- background
- functioning of a pump
- Formula for calculation
- sample calculation
- frequently asked Questions

There is sometimes confusion about the concept of the head of a pump. The head has nothing to do with an actual height or a specific distance, but describes the pressure.

In a nutshell

- The term 'head' applies regardless of the intended use of the pump
- relates primarily to so-called centrifugal or circulating pumps
- energetic term, no elevation
- The unit is still traditional meter (m) or meter water column (mWs)
- Formula: head (H) = (pressure loss (R) x distance (L) x resistance value (ZF)) : 10000

## background

When it comes to pumps, the concept of delivery height causes a great deal of confusion time and time again. Contrary to popular belief, this does not mean anything like the intake height. Rather, it is about the pressure with which the pump works or can work. The fact that the height is given in meters (m) or meters of water column (mWs) also contributes to the confusion. This of course suggests that the value is a length specification.

**Notice:** The use of length information has to do with the history of mechanical engineering and is therefore historically conditioned. It would be more correct to speak of pressure and to use the term pascal (Pa) for it.

## functioning of a pump

As is well known, the purpose of a pump is to transport liquids from one place to another. In order for this to succeed, kinetic energy is required, which must be transferred to a pumping medium such as water. The kinetic energy produced by a pump must be large enough to overcome the weight of the pumped medium and any flow resistance.

heating circulating pump- circulating pump of a heating system is a good example of this principle
- in order to be able to overcome resistance in the pipe system, pressure is always necessary
- Pressure then ensures that warm water is pumped into individual radiators
- It doesn't matter whether the radiators are on the ground floor or on the tenth floor

## Formula for calculation

Calculating the value of H is not easy. In itself, the formula for this is not too complicated. However, certain values are required for this, which you often have to calculate yourself first. In general, the formula for calculating H is:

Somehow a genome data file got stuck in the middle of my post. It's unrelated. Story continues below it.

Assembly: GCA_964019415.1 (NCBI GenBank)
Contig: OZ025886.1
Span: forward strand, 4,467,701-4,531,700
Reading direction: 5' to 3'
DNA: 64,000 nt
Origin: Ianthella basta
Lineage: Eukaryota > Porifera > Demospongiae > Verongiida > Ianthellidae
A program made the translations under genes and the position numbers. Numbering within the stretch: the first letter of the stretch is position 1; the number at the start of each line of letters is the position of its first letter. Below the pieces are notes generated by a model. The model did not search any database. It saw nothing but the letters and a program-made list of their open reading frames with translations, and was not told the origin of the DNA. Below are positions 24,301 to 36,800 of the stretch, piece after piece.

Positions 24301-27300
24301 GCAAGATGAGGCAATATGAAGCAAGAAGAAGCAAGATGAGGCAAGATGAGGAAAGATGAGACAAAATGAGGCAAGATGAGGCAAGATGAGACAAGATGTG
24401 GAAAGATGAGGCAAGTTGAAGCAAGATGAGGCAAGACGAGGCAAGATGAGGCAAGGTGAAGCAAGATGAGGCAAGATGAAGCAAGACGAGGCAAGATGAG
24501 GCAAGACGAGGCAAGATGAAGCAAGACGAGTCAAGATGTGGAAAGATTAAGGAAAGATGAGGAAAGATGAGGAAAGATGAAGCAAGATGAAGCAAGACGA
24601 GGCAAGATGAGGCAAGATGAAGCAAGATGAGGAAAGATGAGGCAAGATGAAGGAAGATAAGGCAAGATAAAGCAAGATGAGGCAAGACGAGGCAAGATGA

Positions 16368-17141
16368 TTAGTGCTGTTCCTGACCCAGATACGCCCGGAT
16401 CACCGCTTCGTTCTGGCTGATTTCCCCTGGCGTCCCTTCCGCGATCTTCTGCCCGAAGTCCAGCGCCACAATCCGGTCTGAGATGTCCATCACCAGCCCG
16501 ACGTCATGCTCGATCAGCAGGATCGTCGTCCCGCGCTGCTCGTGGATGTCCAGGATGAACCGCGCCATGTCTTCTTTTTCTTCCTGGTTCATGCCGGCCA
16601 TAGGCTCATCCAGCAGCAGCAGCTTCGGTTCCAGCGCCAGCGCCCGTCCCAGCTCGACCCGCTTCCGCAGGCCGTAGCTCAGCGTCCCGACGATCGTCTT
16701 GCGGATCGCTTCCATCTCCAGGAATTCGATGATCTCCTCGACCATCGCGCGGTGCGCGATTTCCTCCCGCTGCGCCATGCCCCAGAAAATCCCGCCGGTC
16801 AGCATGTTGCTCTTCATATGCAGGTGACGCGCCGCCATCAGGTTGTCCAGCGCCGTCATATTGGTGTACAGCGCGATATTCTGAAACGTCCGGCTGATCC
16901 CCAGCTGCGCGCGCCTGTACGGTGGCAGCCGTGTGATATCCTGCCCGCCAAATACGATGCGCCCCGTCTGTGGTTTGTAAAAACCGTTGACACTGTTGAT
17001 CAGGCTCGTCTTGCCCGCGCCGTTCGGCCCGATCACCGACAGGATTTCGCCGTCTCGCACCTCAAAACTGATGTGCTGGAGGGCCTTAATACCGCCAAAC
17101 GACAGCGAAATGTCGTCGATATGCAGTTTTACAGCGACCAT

**Notice: **The product of these values must then be divided by a factor of 10,000 in order to convert the unit Pascal (Pa) into meters of water column (mWs). The following applies exactly: 1 mWs = 9,806.65 Pa.

The pressure loss R in the system is based on the empirical values of system manufacturers and in particular heating installers. It is basically only an estimated value that applies to a specific type of piping system. The respective values can also be found, for example, in textbooks on heating installation.

## sample calculation

The delivery pressure or the delivery height of a heating system is to be calculated with the following dimensions:

- Length: 20m
- Width: 15m
- Height: 12m

We assume that the wiring in the house is a **Pressure drop R of 120 Pa/m** cause. the **Value ZF for resistance through fittings and valves should be 2.2** be. For the sake of simplicity, the total distance that has to be covered is calculated from the dimensions of the house, i.e. L+W+H. The L here refers to the length of the house and must not be confused later with the factor L for the total distance. Then the following calculation example results:

- H = (120 Pa/m x 94 m x 2.2): 10,000 = 2.48 mwc

**Notice: **In the heating example, the water not only has to flow from A to B, it also has to be returned, i.e. it has to travel twice as much. The accumulated distance is therefore doubled, i.e. multiplied by a factor of 2.

## frequently asked Questions

**Why are old units still used?**

As I said, this is historical. The meter water column unit has become established and is still commonly used. Since 1971 it has not been an official unit for printing in Germany. Rather, this is now officially Pascal (Pa). Nationwide, associations have been trying to enforce the Pascal unit in general use for many years.

**How do you get the value for the factor ZF?**

The concrete resistance value results from general lists or tables, which also assign a specific value to a specific equipment. If a system has fittings, fittings and thermostatic valves, the value is 2.2. If there is only one thermostatic valve, the value is 1.7, for example. These and many other values can be found in many reference works, such as the WILO Pump Guide, which deals with the basics of pump technology.

**What is the specific purpose of the funding?**

The value H is crucial, for example, if the pump for a heating system is to be calculated. In addition, it can also play a role if an automatic irrigation system is installed in the garden. Incidentally, for an irrigation system in the garden, the distance in the formula does not have to be doubled, since the water does not flow back.